Microsoft Corporation yesterday released an emergency patch for a remote code execution vulnerability in Internet Explorer that attackers have been actively exploiting in the wild.
Designated CVE-2018-8653, the zero-day memory corruption bug results from the mishandling of objects in memory by the JScript component of Internet Explorer’s scripting engine, according to an official advisory from Microsoft, as well as a separate advisory published by the CERT Coordination Center at Carnegie Mellon’s Software Engineering Institute. Found in versions 9, 10 and 11 of IE, the flaw is considered critical on certain Windows platforms, and of moderate severity on others.
Attackers can capitalise on this vulnerability by tricking victims into viewing a malicious website/HTML document or opening specially crafted PDFs, Microsoft Office files, or other docs that support embedded IE scripting engine content. In such a scenario, the attackers could gain the same level of privilege as the current user.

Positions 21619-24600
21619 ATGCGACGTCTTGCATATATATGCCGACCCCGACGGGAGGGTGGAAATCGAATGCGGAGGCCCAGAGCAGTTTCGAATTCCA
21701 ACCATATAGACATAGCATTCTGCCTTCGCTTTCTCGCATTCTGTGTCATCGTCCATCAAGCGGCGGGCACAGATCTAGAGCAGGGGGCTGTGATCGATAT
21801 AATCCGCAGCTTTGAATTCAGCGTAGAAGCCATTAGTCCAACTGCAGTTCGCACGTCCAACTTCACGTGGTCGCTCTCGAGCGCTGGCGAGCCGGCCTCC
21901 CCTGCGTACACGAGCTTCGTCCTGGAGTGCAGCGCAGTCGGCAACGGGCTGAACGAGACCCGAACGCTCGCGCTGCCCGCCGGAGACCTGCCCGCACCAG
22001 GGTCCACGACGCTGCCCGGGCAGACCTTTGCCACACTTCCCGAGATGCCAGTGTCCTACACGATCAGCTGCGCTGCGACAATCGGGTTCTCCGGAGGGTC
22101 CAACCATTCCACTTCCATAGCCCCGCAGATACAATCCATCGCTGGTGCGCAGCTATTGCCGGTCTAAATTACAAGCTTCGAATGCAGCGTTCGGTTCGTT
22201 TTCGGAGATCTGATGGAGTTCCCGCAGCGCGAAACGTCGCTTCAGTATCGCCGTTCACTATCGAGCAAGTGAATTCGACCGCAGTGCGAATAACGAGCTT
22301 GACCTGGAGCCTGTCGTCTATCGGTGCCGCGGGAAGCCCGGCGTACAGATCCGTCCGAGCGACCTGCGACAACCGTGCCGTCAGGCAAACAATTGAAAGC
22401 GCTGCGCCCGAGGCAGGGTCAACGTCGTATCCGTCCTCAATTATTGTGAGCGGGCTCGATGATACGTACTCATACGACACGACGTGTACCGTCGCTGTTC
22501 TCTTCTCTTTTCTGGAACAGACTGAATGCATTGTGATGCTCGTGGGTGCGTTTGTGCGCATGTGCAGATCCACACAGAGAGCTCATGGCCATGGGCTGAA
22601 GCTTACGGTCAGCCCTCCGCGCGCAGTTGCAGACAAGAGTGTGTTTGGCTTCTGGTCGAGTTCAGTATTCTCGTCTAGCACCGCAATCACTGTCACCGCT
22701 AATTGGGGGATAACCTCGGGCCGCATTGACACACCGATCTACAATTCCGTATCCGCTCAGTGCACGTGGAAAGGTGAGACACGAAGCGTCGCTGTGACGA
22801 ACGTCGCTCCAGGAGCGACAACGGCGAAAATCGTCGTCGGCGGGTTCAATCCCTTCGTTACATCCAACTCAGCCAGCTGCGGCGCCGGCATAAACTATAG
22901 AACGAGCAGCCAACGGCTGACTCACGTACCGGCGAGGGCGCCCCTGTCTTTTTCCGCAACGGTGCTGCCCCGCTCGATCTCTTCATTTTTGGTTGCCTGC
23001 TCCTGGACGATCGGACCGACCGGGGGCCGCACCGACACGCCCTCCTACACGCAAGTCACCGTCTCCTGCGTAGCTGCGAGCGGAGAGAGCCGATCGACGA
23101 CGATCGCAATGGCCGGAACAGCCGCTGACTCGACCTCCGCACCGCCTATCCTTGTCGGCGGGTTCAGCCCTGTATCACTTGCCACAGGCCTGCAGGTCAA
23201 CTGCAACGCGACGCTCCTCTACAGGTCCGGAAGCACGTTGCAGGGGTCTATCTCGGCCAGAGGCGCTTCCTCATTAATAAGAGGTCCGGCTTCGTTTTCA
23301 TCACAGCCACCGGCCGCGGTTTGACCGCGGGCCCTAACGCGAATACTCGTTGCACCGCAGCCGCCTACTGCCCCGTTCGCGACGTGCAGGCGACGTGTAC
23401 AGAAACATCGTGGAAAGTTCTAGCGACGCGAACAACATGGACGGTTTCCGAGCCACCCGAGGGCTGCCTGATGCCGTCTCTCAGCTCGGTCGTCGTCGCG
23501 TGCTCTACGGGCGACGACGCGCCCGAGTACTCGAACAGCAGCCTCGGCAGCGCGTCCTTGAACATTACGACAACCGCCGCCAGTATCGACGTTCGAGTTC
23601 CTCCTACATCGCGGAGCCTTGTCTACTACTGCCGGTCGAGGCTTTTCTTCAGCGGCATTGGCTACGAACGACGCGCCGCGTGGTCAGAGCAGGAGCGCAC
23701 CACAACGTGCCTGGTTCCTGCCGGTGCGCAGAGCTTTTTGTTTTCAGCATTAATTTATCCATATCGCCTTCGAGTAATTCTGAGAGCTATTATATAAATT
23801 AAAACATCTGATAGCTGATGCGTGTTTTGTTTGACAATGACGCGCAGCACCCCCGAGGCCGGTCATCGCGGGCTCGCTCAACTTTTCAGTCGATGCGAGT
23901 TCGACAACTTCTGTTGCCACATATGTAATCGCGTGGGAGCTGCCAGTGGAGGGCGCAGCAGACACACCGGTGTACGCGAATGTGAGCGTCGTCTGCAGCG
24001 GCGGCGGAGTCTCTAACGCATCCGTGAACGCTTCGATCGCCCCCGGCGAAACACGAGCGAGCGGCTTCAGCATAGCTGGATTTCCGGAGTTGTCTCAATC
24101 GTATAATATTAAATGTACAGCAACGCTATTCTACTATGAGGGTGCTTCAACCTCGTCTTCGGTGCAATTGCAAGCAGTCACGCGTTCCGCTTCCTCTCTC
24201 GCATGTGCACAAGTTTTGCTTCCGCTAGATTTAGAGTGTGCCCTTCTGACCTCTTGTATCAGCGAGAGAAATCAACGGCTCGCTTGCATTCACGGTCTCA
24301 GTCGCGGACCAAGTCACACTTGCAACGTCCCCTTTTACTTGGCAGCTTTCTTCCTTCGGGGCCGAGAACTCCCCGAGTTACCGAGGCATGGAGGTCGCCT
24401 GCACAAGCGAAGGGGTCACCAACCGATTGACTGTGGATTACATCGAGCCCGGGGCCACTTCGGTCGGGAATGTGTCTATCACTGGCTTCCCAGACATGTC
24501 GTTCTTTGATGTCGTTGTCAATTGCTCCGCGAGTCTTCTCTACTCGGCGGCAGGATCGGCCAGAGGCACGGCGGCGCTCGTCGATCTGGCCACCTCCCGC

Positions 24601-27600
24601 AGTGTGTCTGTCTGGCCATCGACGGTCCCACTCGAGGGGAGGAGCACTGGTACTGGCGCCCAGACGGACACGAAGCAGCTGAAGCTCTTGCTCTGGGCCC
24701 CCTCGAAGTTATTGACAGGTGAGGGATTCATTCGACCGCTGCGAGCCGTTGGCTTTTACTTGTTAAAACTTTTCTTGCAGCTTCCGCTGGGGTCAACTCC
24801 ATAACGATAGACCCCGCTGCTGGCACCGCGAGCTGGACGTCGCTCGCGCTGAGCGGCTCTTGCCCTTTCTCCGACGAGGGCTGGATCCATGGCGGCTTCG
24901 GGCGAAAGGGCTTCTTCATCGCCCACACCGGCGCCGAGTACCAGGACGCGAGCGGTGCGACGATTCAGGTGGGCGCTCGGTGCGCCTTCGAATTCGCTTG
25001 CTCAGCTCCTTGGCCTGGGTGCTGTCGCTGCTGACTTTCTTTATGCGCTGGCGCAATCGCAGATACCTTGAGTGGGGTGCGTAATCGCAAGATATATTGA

If the current user has admin privileges, that means the attackers "could then install programs; view, change, or delete data; or create new accounts with full user rights," Microsoft warns in its official advisory.
The bug’s discovery is credited to Clement Lecigne of Google’s Threat Analysis Group. No further details are currently available regarding the zero-day attacks that sought to capitalise on the flaw.
Microsoft says that users can lessen the vulnerability’s impact by restricting access to the jscript.dll file via a special command. This workaround would affect only those websites that specifically request the use of jscript as a scripting engine. But many other websites would still function as intended because under its default settings IE doesn’t normally use jscript.dll. More typically, IE instead uses Jscript9.dll, which does not contain the vulnerability.
This article was originally published on SC Media US.